I hadn’t been lucky enough to visit during my first year at Queen Mary’s, but aged 12 and accelerated into the Alpha stream, I was one of a party of third formers visiting the Coach House under the charge of George Brudenell, our easy going Year Master and his Physics Department chum, the ever-wry Ernie Watson. One of them pointed out the two granite and slate buildings perched half hidden and forbidding on the hill to our left of the Dolgellau to Barmouth road. Then, with assorted bumps and skids-on-gravel, the minibus had made it up the drive, passed the rhododendrons of the Hall and stopped outside the Coach House.
No sooner had the front door been unlocked then I experienced the Coach House’s unique aroma: a mélange of damp, overcooked vegetable and burned carbon. As the more experienced hands raced upstairs to secure the best bunk positions in the dorm, others were pushing refectory tables together to make one giant table tennis court, while an enterprising Prefect was opening up the weekend tuck-shop, packed for travel in a large biscuit tin. This contained the Kit Kats, Mars Bars and Wagon Wheels necessary to maintain morale over the coming hours.
The darkness came, and for boys from an industrial town, this was a darkness absolute and rare -the kind that torches and fireworks are made for. But for now, it was time for supper and the return of the fried fish, mash and baked beans which like us had made it all the way from Sutton Road in Walsall.
It was later that evening, after the group had done the washing-up that I made the first strategic error of my Marian career. I casually let it be known that in the morning we should check the post-box as there might be something for me as it was my birthday. The possibility of receiving some extra spending money had clouded my better judgement and I soon discovered that sharing this piece of information was not conducive to either a peaceful or an undisturbed night’s sleep in the dorm. It was an unforgettable first night at Farchynys.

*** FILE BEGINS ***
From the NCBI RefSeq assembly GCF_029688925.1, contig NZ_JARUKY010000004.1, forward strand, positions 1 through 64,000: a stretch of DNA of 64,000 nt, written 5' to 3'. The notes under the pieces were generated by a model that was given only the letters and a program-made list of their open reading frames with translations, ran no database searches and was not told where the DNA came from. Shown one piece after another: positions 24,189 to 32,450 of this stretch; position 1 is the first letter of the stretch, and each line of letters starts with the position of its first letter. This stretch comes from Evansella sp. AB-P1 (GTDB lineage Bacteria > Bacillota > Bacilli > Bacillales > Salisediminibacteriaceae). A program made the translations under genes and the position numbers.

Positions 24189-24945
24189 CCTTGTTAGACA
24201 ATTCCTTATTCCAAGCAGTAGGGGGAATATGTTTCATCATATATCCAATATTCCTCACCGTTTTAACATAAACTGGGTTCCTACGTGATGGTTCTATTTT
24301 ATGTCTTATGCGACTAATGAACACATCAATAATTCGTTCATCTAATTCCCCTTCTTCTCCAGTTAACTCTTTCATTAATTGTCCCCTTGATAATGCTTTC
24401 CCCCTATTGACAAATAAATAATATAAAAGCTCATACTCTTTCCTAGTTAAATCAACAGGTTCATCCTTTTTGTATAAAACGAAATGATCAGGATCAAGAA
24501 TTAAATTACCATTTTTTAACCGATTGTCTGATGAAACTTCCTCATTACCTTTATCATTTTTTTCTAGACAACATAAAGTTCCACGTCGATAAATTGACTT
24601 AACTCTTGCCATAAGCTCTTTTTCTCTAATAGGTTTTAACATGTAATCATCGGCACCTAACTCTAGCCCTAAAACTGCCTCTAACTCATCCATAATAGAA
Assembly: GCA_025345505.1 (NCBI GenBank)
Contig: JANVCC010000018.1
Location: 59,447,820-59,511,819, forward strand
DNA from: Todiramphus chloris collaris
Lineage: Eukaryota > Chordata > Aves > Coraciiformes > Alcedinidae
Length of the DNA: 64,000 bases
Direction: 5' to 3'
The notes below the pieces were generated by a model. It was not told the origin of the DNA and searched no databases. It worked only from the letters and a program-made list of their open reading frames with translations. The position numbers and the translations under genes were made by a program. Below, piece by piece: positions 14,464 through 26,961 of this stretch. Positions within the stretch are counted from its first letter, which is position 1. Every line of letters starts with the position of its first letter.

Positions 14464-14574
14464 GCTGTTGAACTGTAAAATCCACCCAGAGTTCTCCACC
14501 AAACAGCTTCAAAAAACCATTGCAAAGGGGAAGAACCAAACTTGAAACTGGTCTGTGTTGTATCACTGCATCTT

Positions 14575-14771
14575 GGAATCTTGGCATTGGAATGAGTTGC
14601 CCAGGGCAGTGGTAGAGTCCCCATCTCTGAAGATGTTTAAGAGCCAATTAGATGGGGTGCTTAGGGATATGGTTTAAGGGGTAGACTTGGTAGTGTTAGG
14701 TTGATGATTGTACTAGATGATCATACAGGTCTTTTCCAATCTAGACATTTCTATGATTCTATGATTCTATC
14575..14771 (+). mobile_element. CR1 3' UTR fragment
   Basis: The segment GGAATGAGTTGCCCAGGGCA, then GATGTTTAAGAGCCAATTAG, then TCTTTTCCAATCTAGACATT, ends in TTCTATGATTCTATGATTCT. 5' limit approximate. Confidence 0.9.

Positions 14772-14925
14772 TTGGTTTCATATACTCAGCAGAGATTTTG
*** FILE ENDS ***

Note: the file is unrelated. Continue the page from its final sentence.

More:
I am by now well accustomed to being asked questions prompted by the title of my book. “What exactly is the Mawddach? this is usually said in a brittle Anglo-Saxon fashion that makes it sound like a dark territory of Middle Earth rather than beautiful estuary in Merioneth, and so provides me with a perfect opportunity to deliver a short Welsh lesson followed by a quiz.
I am also frequently asked “What is a Marian?”, often with an equally puzzled expression. When I have explained that it is not a typographical error for Martian, but the name given to past and present students of Queen Mary’s Grammar School, I then have to explain that this Queen Mary, is not Mary, Queen of Scots, but in fact her cousin, Mary Tudor, our first queen regnant; and I soon find myself slipping into that familiar narrative by referring to her as ‘that Bloody Mary’, who burned all the Protestants at the stake and lost Calais – not a brilliant backstory, perhaps, for the Founder of our school.